Coach Chuck Noll wanted to run the ball. Terry Bradshaw wanted to kick a field goal. So the Pittsburgh Steleers passed for the winning touchdown.

Bradshaw's third touchdown pass of the game, a two-yarder to John Stallworth with 1:04 gone in overtime, gave the Steelers a 26-20 victory over the Cincinnati Bengals today.

"I don't think anyone wanted his play," Noll said of Bradshaw's touchdown pass, which came just one play after Dwayne Woodruff's 30-yard interception return. "But he (Bradshaw) sold us and it worked. We were thinking about going into our goal line offense."

"Initially, I wanted to kick a field goal," said Bradshaw, who passed for 298 yards. "Why waste time? But Chuck wanted to run the ball . . . and I didn't feel comfortable running it. Too many things can happen."

Bradshaw said that as soon as the Steelers came out of the huddle, he knew the play would work. "When we lined up and I saw the coverage, I knew it was a touchdown," he said.

The game went into overtime because defensive end Tom Beasley blocked a potential game-winning 38-yard field goal attempt by the Bengals' Jim Breech with five seconds left in regulation.

On the third play of the extra period, the Steelers blitzed and Ken Anderson threw under heavy pressure; Woodruff intercepted and returned the ball to the Cincinnati two-yard line.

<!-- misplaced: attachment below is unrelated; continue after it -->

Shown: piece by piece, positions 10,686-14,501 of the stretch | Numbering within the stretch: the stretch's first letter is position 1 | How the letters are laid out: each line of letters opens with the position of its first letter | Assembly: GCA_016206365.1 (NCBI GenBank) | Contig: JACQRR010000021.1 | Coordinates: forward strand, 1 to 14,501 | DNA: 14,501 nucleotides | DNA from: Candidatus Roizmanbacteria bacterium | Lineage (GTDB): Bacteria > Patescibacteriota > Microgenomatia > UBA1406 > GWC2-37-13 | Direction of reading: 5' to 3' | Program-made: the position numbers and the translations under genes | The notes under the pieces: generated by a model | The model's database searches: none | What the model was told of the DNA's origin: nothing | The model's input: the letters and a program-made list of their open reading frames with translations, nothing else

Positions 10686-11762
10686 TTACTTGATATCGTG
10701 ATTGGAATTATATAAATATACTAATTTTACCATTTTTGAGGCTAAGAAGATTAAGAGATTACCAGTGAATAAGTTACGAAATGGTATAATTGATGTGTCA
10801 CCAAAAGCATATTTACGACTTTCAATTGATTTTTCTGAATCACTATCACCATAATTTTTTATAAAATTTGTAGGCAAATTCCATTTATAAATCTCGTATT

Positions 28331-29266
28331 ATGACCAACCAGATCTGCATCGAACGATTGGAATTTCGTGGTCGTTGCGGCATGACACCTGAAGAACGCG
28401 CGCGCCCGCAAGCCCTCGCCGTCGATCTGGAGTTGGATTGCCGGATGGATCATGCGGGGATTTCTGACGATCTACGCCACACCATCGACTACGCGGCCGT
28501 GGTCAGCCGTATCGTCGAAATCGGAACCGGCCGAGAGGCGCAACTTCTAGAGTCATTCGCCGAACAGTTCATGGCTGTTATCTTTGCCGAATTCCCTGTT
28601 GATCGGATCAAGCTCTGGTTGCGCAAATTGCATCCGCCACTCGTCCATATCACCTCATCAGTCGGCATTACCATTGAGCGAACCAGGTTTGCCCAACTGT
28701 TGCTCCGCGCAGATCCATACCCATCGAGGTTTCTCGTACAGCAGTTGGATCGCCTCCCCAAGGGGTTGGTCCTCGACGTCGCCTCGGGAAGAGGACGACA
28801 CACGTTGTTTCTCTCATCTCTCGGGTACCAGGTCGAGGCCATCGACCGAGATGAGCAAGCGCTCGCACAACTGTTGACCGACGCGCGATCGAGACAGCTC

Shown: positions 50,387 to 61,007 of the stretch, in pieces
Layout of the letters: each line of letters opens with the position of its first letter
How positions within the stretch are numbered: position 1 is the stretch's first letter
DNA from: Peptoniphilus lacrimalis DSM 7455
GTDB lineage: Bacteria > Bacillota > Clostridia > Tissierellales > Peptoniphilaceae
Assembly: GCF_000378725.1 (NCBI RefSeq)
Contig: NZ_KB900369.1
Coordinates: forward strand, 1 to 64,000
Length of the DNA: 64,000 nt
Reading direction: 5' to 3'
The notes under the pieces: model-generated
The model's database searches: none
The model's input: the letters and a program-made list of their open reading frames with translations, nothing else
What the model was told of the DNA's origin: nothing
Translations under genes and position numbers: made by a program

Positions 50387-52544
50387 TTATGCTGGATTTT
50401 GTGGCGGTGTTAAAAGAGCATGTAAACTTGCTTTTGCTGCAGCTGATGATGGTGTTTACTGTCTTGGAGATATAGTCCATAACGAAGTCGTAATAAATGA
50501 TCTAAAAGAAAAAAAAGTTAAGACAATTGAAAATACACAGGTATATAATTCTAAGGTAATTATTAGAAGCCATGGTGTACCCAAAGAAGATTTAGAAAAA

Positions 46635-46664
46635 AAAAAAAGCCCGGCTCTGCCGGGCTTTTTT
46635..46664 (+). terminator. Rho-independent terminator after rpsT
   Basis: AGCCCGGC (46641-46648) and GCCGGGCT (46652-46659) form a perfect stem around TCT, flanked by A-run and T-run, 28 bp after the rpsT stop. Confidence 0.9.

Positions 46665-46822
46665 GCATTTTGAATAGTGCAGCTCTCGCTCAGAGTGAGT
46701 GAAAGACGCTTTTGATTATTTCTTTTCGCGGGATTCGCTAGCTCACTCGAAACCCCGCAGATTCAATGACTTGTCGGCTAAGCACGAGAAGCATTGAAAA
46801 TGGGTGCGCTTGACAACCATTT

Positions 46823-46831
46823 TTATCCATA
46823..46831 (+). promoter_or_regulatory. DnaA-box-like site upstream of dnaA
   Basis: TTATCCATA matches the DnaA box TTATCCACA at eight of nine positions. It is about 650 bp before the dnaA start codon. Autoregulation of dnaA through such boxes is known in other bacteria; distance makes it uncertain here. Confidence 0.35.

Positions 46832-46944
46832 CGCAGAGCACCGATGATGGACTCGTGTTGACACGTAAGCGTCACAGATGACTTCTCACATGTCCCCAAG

The Steelers then called timeout to decide what to do, after which Bradshaw made his winning pass. Bradshaw said that once he decided to go for the pass, Noll "didn't argue. He might as well not, because I'm going to throw it anyway."

Anderson, the 1981 AFC most valuable player, completed 27 of 38 attempts for 323 yards. But he also threw three interceptions, two of them to Donnie Shell; those two interceptions led to scores that allowed Pittsburgh to take a 10-3 halftime lead.

Bradshaw completed 29 of 42 attempts and didn't throw an interception.

Cris Collinsworth had 11 receptions for 144 yards for the Bengals (1-1).

"You saw two of the premier quarterbacks in the game today," Collinsworth said. "You put those two on the field and there are going to be a lot of footballs in the air. This game couldn't get much closer."

The victory was the second in a row by the Steelers (2-0) over a 1981 playoff team. The Steelers had upset the Dallas Cowboys, 36-28, in their opener Monday night.

Today, they rallied to gain a 20-20 tie when Gary Anderson, acquired the week before the season began from the Buffalo Bills, kicked a 42-yard field goal with 35 seconds left in the fourth quarter. Beasley then sent the game into overtime by blocking the field-goal attempt by Breech, who had earlier kicked a 31-yard field goal with 4:44 remaining to rally the Bengals to a 20-17 lead.

Cincinnati had trailed, 17-10, going into the fourth quarter. The Bengals had pulled into a 17-17 tie early in the fourth quarter when Pete Johnson ran nine yards for a touchdown.

"It was a game of big plays," said Noll. "We had some, they had some. Thus, it made it a great game."

The Steelers, who now have five victories and one tie in six overtime games, won despite rushing for just 26 yards on 17 attempts. Pittsburgh is now unbeaten in six games, extending through the preseason.

Cincinnati, which had beaten the Steelers four consecutive times, dating to 1979, rushed for just 69 yards on 25 attempts as Anderson was forced to go to the air to move his team.